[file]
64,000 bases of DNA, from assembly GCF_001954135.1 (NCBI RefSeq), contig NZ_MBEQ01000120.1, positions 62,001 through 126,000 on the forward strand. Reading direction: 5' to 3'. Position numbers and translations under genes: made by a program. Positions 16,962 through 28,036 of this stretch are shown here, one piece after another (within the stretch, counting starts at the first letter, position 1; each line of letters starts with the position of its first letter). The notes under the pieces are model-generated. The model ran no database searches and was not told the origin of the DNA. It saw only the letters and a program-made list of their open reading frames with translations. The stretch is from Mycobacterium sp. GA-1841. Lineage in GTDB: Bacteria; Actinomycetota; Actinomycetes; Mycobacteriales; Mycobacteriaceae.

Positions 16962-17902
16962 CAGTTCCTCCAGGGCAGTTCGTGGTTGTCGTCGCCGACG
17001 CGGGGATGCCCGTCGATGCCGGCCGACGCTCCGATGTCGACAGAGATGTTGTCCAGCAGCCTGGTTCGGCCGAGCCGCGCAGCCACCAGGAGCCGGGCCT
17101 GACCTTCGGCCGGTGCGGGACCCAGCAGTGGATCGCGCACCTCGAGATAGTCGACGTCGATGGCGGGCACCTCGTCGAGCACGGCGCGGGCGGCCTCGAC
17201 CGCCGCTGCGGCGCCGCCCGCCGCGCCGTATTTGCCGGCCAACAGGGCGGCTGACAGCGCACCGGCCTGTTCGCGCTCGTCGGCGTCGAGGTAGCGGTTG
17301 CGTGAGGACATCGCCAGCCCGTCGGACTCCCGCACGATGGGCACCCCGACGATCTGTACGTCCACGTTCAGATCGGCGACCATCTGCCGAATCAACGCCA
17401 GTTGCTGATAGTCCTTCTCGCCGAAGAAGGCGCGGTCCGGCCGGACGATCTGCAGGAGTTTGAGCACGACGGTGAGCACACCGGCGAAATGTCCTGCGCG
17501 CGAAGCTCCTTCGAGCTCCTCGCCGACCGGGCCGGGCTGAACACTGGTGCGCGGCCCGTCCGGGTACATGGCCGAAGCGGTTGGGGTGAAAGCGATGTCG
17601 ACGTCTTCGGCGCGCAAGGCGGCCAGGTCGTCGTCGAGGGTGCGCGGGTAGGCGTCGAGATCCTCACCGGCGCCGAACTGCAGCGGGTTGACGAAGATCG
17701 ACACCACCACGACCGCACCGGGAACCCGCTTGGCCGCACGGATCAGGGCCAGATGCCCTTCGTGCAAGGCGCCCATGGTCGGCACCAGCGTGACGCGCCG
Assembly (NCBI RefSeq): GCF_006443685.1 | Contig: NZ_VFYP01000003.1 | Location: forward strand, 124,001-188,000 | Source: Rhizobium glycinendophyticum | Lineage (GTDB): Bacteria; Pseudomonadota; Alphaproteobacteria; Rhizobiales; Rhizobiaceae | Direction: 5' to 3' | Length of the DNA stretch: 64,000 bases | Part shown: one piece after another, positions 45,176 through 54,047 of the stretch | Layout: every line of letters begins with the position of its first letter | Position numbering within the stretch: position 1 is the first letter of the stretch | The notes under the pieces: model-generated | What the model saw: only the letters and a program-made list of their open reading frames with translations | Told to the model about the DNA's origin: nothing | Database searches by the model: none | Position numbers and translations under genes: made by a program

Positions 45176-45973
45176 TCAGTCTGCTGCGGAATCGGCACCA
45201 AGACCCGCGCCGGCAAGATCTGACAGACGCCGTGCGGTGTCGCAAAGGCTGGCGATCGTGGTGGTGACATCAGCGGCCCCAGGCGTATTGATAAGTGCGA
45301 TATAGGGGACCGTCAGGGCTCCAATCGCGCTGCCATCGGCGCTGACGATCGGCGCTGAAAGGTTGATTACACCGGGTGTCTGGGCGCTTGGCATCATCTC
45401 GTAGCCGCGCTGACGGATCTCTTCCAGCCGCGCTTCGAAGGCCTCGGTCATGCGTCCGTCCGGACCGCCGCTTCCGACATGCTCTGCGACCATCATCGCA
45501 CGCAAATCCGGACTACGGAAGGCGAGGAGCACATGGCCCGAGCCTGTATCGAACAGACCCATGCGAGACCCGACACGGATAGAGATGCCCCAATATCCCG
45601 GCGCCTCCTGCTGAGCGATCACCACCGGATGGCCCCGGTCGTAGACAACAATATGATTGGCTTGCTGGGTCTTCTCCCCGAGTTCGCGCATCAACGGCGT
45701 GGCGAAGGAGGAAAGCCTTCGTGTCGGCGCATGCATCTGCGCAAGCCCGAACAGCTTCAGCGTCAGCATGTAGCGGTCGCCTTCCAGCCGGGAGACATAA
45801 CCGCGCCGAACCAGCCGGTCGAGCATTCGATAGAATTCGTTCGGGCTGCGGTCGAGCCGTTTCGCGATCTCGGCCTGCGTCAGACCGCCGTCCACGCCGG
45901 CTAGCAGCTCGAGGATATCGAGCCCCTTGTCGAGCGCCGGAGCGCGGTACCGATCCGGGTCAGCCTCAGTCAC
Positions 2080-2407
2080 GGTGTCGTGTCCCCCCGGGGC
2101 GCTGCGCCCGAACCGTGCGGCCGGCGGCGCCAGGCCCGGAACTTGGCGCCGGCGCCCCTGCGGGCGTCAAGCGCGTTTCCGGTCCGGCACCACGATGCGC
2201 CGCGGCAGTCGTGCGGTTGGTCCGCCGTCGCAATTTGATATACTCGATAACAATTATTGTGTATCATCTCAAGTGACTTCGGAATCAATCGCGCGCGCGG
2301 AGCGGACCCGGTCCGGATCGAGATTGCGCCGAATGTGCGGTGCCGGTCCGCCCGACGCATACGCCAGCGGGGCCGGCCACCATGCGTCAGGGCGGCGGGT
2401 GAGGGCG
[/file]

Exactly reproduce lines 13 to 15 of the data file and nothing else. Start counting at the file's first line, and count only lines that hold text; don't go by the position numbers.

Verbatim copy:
Positions 45176-45973
45176 TCAGTCTGCTGCGGAATCGGCACCA
45201 AGACCCGCGCCGGCAAGATCTGACAGACGCCGTGCGGTGTCGCAAAGGCTGGCGATCGTGGTGGTGACATCAGCGGCCCCAGGCGTATTGATAAGTGCGA